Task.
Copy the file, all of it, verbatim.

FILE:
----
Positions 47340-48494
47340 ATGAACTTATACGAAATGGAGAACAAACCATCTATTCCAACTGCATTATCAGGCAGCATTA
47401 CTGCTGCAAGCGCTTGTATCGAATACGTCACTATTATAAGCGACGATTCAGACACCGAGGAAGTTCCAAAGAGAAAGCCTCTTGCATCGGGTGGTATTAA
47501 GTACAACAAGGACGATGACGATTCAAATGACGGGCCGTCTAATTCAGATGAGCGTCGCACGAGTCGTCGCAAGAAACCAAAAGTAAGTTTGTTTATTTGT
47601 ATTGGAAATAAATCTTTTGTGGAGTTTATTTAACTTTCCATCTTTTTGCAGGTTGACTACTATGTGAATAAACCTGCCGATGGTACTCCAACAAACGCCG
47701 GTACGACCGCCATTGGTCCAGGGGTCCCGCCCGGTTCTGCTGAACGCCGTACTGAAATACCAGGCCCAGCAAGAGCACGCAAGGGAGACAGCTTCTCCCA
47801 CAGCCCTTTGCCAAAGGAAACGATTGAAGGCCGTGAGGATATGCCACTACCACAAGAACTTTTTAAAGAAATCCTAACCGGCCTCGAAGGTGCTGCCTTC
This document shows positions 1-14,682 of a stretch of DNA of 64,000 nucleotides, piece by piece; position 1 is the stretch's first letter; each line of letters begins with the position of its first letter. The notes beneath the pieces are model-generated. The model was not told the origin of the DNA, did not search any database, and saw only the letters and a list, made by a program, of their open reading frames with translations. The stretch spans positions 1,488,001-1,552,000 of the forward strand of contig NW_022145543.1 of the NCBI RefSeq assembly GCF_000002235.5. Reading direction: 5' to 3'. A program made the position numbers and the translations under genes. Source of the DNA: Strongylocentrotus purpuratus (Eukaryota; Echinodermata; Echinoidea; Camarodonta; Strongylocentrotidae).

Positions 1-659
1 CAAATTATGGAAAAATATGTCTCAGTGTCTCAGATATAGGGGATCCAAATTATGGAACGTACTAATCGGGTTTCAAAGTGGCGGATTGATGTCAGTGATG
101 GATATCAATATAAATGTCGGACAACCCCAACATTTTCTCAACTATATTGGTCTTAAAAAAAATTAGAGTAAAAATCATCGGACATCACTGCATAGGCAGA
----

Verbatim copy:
Positions 47340-48494
47340 ATGAACTTATACGAAATGGAGAACAAACCATCTATTCCAACTGCATTATCAGGCAGCATTA
47401 CTGCTGCAAGCGCTTGTATCGAATACGTCACTATTATAAGCGACGATTCAGACACCGAGGAAGTTCCAAAGAGAAAGCCTCTTGCATCGGGTGGTATTAA
47501 GTACAACAAGGACGATGACGATTCAAATGACGGGCCGTCTAATTCAGATGAGCGTCGCACGAGTCGTCGCAAGAAACCAAAAGTAAGTTTGTTTATTTGT
47601 ATTGGAAATAAATCTTTTGTGGAGTTTATTTAACTTTCCATCTTTTTGCAGGTTGACTACTATGTGAATAAACCTGCCGATGGTACTCCAACAAACGCCG
47701 GTACGACCGCCATTGGTCCAGGGGTCCCGCCCGGTTCTGCTGAACGCCGTACTGAAATACCAGGCCCAGCAAGAGCACGCAAGGGAGACAGCTTCTCCCA
47801 CAGCCCTTTGCCAAAGGAAACGATTGAAGGCCGTGAGGATATGCCACTACCACAAGAACTTTTTAAAGAAATCCTAACCGGCCTCGAAGGTGCTGCCTTC
This document shows positions 1-14,682 of a stretch of DNA of 64,000 nucleotides, piece by piece; position 1 is the stretch's first letter; each line of letters begins with the position of its first letter. The notes beneath the pieces are model-generated. The model was not told the origin of the DNA, did not search any database, and saw only the letters and a list, made by a program, of their open reading frames with translations. The stretch spans positions 1,488,001-1,552,000 of the forward strand of contig NW_022145543.1 of the NCBI RefSeq assembly GCF_000002235.5. Reading direction: 5' to 3'. A program made the position numbers and the translations under genes. Source of the DNA: Strongylocentrotus purpuratus (Eukaryota; Echinodermata; Echinoidea; Camarodonta; Strongylocentrotidae).

Positions 1-659
1 CAAATTATGGAAAAATATGTCTCAGTGTCTCAGATATAGGGGATCCAAATTATGGAACGTACTAATCGGGTTTCAAAGTGGCGGATTGATGTCAGTGATG
101 GATATCAATATAAATGTCGGACAACCCCAACATTTTCTCAACTATATTGGTCTTAAAAAAAATTAGAGTAAAAATCATCGGACATCACTGCATAGGCAGA